Last coffee break I shared the nice experience I had in our shared office space Creative Valley on Utrecht Central Station – Link to previous article

Back in our office in Groenlo, I got into a discussion with our colleague and master developer Mark Banierink. He obviously wanted to know about all the ins and outs of this application. How did it work and why was I so enthusiastic?


As you might recall, the application looked like this:

A web app application is sent to an employee and uses GPS to ensure that they are in range to unlock doors.

Rather quick, and I guess the access control geeks inside us, we came to the joint conclusion that we should “test” this application to its limits.

Luckily, we are both KnowBe4 addicts and therefore have learned all about social engineering and the basic loopholes in (cyber)security.

A plan was drawn up…. The next time that I would be working from Utrecht I would contact Mark and let the Hack begin.

It all started with a bit of social engineering. I asked the receptionist kindly If she could already provide my dear colleague Mark with the link to the application. This way he would be able to enter the building later that week. No questions asked. She complied and sent the invitation.

Would she not have complied I could always send Mark an invite myself as they were having their after-work-work drinks and beers and had left the reception unmanned (and workstations unlocked).

Receptie – Creative Valley
  • Step 1  
    First thing we tried: If Mark could only open our cubicles from Groenlo. Miraculously, I heard a click, and YES, HE COULD. But, OK, we frowned but it wasn’t the end of the world.
  • Step 2
    Would Mark be able to open the Main Entrance and entrance to the offices? Both use GPS location as a kind of security. Mark downloaded a free GPS spoofer, and I shared my location via Google Maps.It took about 15min to get the following result – see video on the left side:Yaw-dropping and I have to admit that I felt like a little kid stealing candy from my grandmother’s candy jar.Now… We could easily open the doors from Groenlo by mimicking our location. But would everybody be able to do this or is the invitation link dedicated to Mark?
  • Step 3
    We found out that the invitation link was dedicated to only one device. Some kind of security at last…. So we thought…It was about 17:00 o’clock and I needed to catch my train back home and I just missed it. Bummer! it was cold, and I felt nature calling.While standing at the platform, Mark called me, “I figured it out! I can now copy the application to an indefinite number of devices, do you have time for a final experiment?” I had another 20 minutes, so I walked back.Apparently, the main entrance automatically locks after 17:00.  Now I really needed to “go”….. had Mark on the phone so I couldn’t open the door myself. Mark! Please help! And voila….by magic the main entrance opened followed by the entrance to all offices and for heaven’s sake the loo…  What a relief.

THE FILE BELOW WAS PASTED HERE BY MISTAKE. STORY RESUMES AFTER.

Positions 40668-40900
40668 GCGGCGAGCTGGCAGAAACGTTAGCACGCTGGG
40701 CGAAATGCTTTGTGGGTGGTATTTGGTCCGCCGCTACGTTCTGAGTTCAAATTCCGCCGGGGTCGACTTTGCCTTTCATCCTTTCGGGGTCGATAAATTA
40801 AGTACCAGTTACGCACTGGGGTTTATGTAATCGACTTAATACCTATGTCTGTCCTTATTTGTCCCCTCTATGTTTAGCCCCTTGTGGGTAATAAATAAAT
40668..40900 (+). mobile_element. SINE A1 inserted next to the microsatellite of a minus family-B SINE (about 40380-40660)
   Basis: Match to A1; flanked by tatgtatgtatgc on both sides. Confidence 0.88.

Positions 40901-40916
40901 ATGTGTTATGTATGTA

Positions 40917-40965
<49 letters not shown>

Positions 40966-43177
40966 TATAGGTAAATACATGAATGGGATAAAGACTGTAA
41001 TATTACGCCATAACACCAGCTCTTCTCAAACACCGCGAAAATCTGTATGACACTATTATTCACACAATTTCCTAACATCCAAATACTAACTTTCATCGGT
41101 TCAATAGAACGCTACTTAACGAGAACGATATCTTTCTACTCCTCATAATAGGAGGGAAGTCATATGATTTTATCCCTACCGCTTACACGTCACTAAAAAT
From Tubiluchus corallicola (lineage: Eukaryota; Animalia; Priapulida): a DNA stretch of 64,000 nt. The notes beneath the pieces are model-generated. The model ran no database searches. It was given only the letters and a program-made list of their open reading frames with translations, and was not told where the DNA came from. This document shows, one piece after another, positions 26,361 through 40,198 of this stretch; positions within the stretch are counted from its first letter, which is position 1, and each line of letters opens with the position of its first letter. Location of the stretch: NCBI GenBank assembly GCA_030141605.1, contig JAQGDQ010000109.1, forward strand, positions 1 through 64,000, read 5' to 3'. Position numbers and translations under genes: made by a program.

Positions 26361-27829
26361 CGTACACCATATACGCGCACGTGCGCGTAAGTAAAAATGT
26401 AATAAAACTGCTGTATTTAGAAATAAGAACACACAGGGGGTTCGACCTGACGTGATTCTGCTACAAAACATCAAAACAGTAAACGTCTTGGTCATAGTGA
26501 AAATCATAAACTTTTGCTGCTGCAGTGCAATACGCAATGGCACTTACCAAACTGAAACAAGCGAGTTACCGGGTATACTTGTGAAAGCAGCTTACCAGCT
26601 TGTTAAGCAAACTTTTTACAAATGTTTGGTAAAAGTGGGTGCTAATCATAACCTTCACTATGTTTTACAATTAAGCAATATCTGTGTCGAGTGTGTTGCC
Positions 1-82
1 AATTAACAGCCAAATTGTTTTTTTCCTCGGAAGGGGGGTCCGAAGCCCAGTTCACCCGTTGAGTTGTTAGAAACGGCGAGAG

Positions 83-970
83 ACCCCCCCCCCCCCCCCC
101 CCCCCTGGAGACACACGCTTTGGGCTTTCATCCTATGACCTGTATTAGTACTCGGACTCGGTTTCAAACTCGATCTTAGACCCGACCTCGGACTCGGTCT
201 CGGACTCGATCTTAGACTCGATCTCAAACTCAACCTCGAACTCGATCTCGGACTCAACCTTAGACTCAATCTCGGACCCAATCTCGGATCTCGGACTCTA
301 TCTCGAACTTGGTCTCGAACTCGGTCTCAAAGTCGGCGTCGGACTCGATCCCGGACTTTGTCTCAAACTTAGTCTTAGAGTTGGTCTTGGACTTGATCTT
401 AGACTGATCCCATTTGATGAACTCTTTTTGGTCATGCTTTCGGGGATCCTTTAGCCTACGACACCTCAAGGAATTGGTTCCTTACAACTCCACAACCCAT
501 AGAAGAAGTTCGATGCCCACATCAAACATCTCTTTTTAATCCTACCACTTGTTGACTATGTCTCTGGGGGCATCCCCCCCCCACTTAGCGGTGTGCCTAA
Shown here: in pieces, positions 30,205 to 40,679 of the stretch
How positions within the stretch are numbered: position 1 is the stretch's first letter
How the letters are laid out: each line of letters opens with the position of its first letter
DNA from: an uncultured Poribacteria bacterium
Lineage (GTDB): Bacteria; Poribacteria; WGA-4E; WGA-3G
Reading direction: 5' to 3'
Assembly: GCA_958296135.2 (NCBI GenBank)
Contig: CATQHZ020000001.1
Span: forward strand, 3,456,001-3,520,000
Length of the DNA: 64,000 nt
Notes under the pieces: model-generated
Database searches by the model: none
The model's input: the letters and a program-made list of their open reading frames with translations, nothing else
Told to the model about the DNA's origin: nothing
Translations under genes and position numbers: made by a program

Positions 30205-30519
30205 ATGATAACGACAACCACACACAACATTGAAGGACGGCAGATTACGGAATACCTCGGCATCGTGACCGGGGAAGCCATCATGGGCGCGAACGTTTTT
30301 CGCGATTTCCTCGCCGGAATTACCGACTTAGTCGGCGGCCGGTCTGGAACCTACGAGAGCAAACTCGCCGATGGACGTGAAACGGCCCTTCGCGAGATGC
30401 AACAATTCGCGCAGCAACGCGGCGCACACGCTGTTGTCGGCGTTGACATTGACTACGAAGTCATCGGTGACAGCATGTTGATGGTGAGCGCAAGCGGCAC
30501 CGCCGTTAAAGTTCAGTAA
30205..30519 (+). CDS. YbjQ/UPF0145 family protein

Mark and I have now offered our hack and the keys to all these offices to the highest bidder for some Bitcoins on some dodgy site. If you see us off on early retirement or driving around in brand new Porsches, you now know where it came from…

P.S. We will share our findings with Creative Valley to warn them. 

In summary, two “security”-features of the application could easily be bypassed. First, the location feature. This is only checked on the client and not sent to the server. When directly calling the server, without using the web app, this is bypassed. Second, the key-share function, which in our case was limited to 1. Only a single device was registered, but identification of the device is done by a cookie containing a device ID. This cookie can obviously be shared infinitely. The result is that now anyone you share this device ID with, can open both the inside and outside doors from anywhere in the world. Apparently, no alarms are raised when the doors are opened many times ata weird time of day, and nobody checks the logs without an apparent cause.